Mix of tactics improves printer’s search results

By Published on .

Challenge: Advanced Media Publications’, a b-to-b printer, began to dabble in search engine marketing a couple of years ago.

“We had no clue how to optimize our site and no idea how to get better results from Google and Yahoo,” said Paul Dailey, manager of online marketing at the Boston-based printer. While the company had some success, its initial attempts were scattershot and costly. “Sometimes it worked and sometimes it didn’t,” Dailey said.

Just as bad, its average cost-per-acquisition was high. The company was spending $140 to $150 to get orders that averaged $200.

“We were doing OK with paid search back then, but we were spending a lot more than we needed to spend,” Dailey said. “Our CPA was really bad.”

At the time, the whole process was managed manually by one employee. The printer even tried to save money by turning the campaign off each night, but that meant it failed to reach audience segments from other time zones that were searching for printing services. also faced a number of search engine optimization challenges. The site had very little content tied to keywords, and its URL naming convention didn’t contain targeted keywords and was not categorized appropriately. In addition, metadata on product pages were sparse and, as a result, the Web site had very low visibility on the search engines.

“We had content, but it was written straight for our user,” Dailey said. “It wasn’t optimized at all. Our URLs were not optimized. We didn’t have good metatags, so the spiders didn’t know what they were looking at.”

Solution: The printer brought in SEM firm iProspect—initially, to deal with its paid search strategy.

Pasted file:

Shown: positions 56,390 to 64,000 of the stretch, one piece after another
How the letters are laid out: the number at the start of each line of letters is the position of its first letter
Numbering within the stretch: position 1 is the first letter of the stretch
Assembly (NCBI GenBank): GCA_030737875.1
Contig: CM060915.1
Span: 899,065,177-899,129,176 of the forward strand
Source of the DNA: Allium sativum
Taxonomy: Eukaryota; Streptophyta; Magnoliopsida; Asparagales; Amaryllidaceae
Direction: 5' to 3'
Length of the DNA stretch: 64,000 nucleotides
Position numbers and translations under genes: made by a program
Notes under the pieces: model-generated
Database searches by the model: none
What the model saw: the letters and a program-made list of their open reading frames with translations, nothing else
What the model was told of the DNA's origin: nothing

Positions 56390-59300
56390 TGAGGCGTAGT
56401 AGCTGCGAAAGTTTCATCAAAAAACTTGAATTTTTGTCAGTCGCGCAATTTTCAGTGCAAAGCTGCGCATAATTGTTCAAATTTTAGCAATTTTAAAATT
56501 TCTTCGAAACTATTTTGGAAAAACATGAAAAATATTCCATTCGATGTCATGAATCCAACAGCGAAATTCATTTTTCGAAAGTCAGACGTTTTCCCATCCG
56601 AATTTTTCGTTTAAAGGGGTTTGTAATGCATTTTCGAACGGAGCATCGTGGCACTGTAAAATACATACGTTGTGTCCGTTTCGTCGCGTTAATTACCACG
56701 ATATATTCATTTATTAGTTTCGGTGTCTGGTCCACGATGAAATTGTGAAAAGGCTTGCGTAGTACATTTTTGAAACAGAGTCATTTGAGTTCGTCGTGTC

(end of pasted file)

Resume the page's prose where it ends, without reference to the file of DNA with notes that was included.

iProspect reviewed the existing keyword list and determined that it needed to contain more so-called nonbranded keywords and phrases that were more directly related to its services. Branded keywords, terms that include the company name or an exact product name, are rarely searched on by customers.

In addition to adding variations of existing keywords, iProspect significantly enhanced’s keyword list by researching, reviewing and hand-selecting highly queried two-, three- and four-word nonbranded phrases containing adjectives and verbs that directly related to the act of seeking and purchasing online printing products and services.

It then segmented the list of words into different ad groups and further tailored the creative (text) to appeal to each segment. iProspect also continually tested various offers for the printer—10% off business cards this week, for example—to see which worked best.

And the SEM agency continually adjusted the keyword bidding strategy, using iSEBA, its automated bid management tool.

IProspect also assessed landing pages seeking areas for improvement. One area that ended up needing work was the shopping cart, which was not easily accessible due to its location and design. soon came to rely on iProspect to examine its search engine optimization strategy as well.

Working together, the two developed more than 50 new pages of copy, covering all the printer’s most important products and reinforcing highly queried keyword phrases relevant to the two highest revenue-generating services: business card and postcard printing.

They also created so-called “subdomains,” divisions of larger domains that are sometimes implemented on a site to further categorize content and boost natural search visibility for targeted keywords.

Finally, they implemented revised metadata on key pages of the site.

Results:, which has a monthly search budget of about $40,000, now sees $5 back for every $1 it spends on advertising. In addition, it is now spending half of what it used to in order to acquire each customer, or about $70 for its average $200 order.

In the period from February to August 2006, pay-per-click revenue increase by 45%. In addition, sales in that same period increased by 35%.

On the organic side, Dailey is just as pleased.

“We have a lot more content that is better organized, and the pages are all keyword-loaded with words that make them easy to find,” he said. “Instead of writing just for the Web, just for spiders or just for people, we are able to find the balance.” He added: “We make it a pleasing experience for our customer while still keeping the spiders happy.”

Most Popular
In this article: